"We had good parents," said Henry Hodges, Kaneaster's younger brother. "They instilled honesty and integrity."

Kaneaster Hodges Jr. graduated from Newport High School in 1956. He married his high school sweetheart, Ruth Lindley Williams, in 1960. They would eventually have two children.

Kaneaster Hodges got a bachelor's degree from Princeton University in 1960 and a master's degree in theology in 1963 from the Perkins School of Theology of Southern Methodist University in Dallas, where he graduated with honors, according to the encyclopedia.

While in seminary, he traveled the country as a civil-rights activist and national president of the Methodist Student Movement, said Cindy Burns of Little Rock, his little sister.

During that time, he would accompany a Black student to places in Dallas that allowed only whites and would sit with him in those places, said Burns.

"It was just really important to him," she said. "He had such a deep faith and a heart for service."

After seminary, Kaneaster and his wife moved to Massachusetts, where Kaneaster Hodges pastored two churches. He also served as a chaplain intern at Rikers Island Correctional Institution in New York and the Boston State Hospital.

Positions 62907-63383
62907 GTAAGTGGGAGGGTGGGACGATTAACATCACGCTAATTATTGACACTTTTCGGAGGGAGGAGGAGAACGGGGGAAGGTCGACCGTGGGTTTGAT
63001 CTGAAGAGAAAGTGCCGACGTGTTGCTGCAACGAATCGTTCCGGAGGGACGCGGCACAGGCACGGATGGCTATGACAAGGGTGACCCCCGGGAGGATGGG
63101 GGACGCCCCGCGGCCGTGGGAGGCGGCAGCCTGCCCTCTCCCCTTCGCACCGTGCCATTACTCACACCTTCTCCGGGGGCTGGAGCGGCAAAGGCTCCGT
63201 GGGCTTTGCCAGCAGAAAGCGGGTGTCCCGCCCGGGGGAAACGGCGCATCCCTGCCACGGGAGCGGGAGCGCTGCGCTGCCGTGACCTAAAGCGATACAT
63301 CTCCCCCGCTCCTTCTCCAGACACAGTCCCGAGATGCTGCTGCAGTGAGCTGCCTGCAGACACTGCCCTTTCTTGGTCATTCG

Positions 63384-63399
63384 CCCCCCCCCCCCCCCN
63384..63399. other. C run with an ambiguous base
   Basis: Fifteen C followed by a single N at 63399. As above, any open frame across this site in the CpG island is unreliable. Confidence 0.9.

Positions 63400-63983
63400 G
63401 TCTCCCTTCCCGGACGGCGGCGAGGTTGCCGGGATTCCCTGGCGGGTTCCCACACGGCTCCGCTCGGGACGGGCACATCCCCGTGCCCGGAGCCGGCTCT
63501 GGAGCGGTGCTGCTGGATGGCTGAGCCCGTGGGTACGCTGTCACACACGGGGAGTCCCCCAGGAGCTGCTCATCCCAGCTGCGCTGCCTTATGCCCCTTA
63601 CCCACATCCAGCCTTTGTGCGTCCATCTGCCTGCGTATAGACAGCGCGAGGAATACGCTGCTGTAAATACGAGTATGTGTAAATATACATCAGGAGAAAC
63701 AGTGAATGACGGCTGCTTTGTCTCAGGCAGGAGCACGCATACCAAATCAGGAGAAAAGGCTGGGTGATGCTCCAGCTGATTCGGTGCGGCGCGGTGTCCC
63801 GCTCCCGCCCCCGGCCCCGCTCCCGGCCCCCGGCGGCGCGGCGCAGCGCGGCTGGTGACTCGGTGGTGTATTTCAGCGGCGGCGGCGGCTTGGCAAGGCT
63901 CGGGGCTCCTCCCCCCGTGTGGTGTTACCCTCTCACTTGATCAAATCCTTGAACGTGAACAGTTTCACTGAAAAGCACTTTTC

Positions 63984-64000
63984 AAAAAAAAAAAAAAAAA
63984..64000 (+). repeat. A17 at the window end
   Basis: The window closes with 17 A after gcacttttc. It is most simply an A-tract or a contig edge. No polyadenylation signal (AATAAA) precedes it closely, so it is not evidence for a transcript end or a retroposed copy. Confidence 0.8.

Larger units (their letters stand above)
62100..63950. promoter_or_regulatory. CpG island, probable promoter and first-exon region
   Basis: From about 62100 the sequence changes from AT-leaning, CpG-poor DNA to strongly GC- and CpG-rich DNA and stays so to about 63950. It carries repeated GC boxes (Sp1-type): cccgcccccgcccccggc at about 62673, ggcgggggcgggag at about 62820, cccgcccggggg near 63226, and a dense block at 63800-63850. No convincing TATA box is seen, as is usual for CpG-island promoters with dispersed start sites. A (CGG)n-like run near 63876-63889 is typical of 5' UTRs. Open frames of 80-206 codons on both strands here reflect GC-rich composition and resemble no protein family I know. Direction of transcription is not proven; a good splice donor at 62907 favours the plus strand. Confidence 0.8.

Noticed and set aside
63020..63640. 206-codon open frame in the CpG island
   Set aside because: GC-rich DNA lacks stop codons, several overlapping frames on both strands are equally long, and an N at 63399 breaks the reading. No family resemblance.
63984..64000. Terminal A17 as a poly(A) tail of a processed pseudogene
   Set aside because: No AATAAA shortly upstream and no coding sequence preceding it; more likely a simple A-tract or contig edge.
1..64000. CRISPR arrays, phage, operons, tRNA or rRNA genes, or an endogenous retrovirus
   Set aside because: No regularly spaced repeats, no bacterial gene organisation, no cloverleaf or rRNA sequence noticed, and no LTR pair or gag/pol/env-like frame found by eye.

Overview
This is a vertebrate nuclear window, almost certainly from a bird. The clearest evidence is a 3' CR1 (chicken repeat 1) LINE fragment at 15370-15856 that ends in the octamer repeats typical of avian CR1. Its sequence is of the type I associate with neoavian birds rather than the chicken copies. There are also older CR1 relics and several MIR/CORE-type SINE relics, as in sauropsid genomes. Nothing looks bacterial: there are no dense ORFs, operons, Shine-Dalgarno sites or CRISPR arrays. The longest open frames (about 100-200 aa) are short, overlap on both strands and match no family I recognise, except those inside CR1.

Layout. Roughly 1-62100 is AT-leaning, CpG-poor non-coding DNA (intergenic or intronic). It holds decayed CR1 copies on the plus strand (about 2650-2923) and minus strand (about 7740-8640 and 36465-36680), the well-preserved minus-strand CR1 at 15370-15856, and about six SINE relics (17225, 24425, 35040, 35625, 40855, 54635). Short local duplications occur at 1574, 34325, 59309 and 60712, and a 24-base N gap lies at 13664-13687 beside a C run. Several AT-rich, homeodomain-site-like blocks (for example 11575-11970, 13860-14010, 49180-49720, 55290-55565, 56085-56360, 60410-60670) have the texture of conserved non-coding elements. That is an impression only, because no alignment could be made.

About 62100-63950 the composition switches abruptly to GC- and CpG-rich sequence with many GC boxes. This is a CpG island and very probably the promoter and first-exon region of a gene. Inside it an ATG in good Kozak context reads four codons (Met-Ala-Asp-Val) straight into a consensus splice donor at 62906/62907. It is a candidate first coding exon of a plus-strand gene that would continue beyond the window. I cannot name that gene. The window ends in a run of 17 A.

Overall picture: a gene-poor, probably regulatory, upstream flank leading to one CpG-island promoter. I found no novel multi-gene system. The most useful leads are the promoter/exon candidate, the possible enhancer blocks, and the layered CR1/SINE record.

He attended Boston University, where he earned a master's degree in pastoral counseling.

In 1964, Hodges enrolled in law school at the University of Arkansas, Fayetteville, and he received a degree three years later. He returned to Newport to practice law with his father and brother David Hodges.

Kaneaster Hodges Jr. also served as the Newport city attorney and as deputy prosecuting attorney for Jackson County from 1967 to 1974.

Beginning in 1972, he worked for McClellan's Senate campaign, and he later coordinated Pryor's gubernatorial race in eastern Arkansas in 1974.

He became legislative secretary to Pryor in 1975.

"He was extremely bright," said Wilson. "He had an unusually high IQ. He could read a bill and see the hidden agenda in them. That's a remarkable ability. He would catch it every time. And that was valuable to the governor. He had X-ray eyes when it came to those agendas."